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You can, obviously, put a variable declaration in a for loop:

for (int i = 0; ...

and I've noticed that you can do the same thing in if and switch statements as well:

if ((int i = f()) != 0) ...

switch (int ch = stream.get()) ...

But when I try to do the same thing in a while loop:

while ((int ch = stream.get()) != -1) ...

The compiler (VC++ 9.0) does not like it at all.

Is this compliant behavior? Is there a reason for it?

EDIT: I found I can do this:

while (int ch = stream.get() != -1) ...

but because of precedence rules, that's interpreted as:

while (int ch = (stream.get() != -1)) ...

which is not what I want.

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gcc does not let me declare a variable in "if" statement either, actually –  Alex B Oct 10 '08 at 10:42
    
Don't you mean while (int ch = (stream.get() != -1)) in the last example? –  Steve Fallows Oct 10 '08 at 12:21
    
as an option to get around this, you may want to consider the comma operator: while (int ch, (ch = stream.get()) != -1) {//do stuff here} –  workmad3 Oct 10 '08 at 14:31
    
@Steve - yes, of course. edited accordingly. –  Ferruccio Oct 10 '08 at 14:48

6 Answers 6

up vote 5 down vote accepted

The grammar for a condition in the '03 standard is defined as follows:

condition:
  expression
  type-specifier-seq declarator = assignment-expression

The above will therefore only allow conditions such as:

if ( i && j && k ) {}
if ( (i = j) ==0 ) {}
if ( int i = j ) {}

The standard allows the condition to declare a variable, however, they have done so by adding a new grammar rule called 'condition' that can be an expression or a declarator with an initializer. The result is that just because you are in the condition of an if, for, while, or switch does not mean that you can declare a variable inside an expression.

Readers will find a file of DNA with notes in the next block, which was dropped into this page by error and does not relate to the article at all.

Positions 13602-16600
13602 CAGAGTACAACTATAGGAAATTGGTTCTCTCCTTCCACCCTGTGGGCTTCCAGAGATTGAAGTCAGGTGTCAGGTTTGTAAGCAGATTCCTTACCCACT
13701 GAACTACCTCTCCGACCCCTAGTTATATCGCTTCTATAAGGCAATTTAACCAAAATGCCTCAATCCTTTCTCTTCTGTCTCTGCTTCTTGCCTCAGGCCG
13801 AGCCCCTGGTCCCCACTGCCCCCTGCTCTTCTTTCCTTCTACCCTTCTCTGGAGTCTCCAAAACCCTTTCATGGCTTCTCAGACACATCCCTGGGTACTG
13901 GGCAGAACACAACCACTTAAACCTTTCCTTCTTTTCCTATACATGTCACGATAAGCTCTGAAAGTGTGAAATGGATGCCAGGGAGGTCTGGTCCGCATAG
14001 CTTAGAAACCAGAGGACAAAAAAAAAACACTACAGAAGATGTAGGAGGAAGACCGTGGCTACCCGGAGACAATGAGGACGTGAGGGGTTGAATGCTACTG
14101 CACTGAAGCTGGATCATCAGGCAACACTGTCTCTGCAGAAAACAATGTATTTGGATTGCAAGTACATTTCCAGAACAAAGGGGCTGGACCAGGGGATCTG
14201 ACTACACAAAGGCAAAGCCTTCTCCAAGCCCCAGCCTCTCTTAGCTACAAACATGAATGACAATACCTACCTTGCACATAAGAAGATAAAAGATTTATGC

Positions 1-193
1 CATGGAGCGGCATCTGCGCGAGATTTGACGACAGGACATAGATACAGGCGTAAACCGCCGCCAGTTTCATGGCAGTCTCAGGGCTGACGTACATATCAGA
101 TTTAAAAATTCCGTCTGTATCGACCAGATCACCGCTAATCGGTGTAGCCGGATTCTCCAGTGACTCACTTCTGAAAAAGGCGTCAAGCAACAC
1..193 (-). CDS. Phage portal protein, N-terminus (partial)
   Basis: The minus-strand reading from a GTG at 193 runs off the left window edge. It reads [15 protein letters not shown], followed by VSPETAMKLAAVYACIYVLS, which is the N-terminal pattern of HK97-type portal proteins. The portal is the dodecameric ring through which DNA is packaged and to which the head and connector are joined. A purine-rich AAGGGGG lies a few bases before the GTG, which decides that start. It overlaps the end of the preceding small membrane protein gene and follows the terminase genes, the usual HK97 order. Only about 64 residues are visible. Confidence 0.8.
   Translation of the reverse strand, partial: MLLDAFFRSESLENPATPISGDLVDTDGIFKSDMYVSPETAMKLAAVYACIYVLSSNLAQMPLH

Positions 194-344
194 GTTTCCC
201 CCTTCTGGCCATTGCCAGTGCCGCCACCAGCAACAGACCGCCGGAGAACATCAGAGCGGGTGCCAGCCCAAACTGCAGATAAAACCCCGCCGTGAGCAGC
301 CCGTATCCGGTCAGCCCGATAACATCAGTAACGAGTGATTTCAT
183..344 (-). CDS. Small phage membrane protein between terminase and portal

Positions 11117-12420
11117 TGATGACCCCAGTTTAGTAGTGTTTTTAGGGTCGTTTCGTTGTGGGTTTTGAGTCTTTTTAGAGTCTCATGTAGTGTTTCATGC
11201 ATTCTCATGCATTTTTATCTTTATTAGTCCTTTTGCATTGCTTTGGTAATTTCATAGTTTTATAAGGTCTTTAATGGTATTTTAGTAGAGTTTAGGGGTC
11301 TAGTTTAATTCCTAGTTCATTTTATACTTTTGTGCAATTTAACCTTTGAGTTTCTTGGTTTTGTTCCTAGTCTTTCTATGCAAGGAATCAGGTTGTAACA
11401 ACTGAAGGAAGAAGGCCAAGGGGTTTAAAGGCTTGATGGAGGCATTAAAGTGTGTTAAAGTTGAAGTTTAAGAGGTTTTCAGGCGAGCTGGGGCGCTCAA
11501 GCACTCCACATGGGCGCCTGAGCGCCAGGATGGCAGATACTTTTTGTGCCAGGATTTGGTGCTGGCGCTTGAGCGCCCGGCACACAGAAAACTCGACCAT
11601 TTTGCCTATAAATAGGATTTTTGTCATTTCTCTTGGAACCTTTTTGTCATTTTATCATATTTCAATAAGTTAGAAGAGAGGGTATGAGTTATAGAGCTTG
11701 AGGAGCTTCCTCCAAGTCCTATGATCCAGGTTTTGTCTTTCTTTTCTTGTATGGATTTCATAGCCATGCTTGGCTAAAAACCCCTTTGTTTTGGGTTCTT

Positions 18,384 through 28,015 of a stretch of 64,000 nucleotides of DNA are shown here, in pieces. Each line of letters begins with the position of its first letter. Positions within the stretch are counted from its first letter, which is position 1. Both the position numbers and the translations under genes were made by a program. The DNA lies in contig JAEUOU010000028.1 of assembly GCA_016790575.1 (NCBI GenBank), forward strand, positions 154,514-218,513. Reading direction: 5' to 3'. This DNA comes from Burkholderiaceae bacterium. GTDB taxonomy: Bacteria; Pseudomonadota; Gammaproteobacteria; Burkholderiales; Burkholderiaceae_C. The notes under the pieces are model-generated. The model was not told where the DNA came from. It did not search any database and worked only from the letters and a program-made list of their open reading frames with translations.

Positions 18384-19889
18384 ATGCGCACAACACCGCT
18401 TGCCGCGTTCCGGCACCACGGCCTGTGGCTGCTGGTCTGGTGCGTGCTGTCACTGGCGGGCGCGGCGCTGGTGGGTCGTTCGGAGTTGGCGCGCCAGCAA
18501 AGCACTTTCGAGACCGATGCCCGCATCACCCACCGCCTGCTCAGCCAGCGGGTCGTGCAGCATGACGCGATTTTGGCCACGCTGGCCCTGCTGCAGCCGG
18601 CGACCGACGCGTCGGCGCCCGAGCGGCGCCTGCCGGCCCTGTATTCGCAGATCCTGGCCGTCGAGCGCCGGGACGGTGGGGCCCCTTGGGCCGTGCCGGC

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1  
Right - the key is that a declaration is not an expression. –  Michael Burr Oct 10 '08 at 16:57

This doesn't appear to be compliant behaviour. Part 6.5.1.2 of the standard states:

When the condition of a while statement is a declaration, the scope of the variable that is declared extends from its point of declaration (3.3.1) to the end of the while statement. A while statement of the form

while (T t = x) statement

is equivalent to

label:
{ //start of condition scope
    T t = x;
    if (t) {
        statement
        goto label;
    }
}

So in your example, ch should be declared within the scope of the loop and work correctly (with it being recreated through each loop iteration). Reason for the observed behaviour is most likely due to the compiler not scoping the variable correctly and then declaring it multiple times.

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The compiler is perfectly compliant, it's impossible to do what the question asks about. See my answer below. –  Arkadiy Oct 10 '08 at 21:07

The problem is, the standard permits you a declaration inside parenthesis. What you want to do is to get a declaration as part of expression, which is something that standard will not let you do.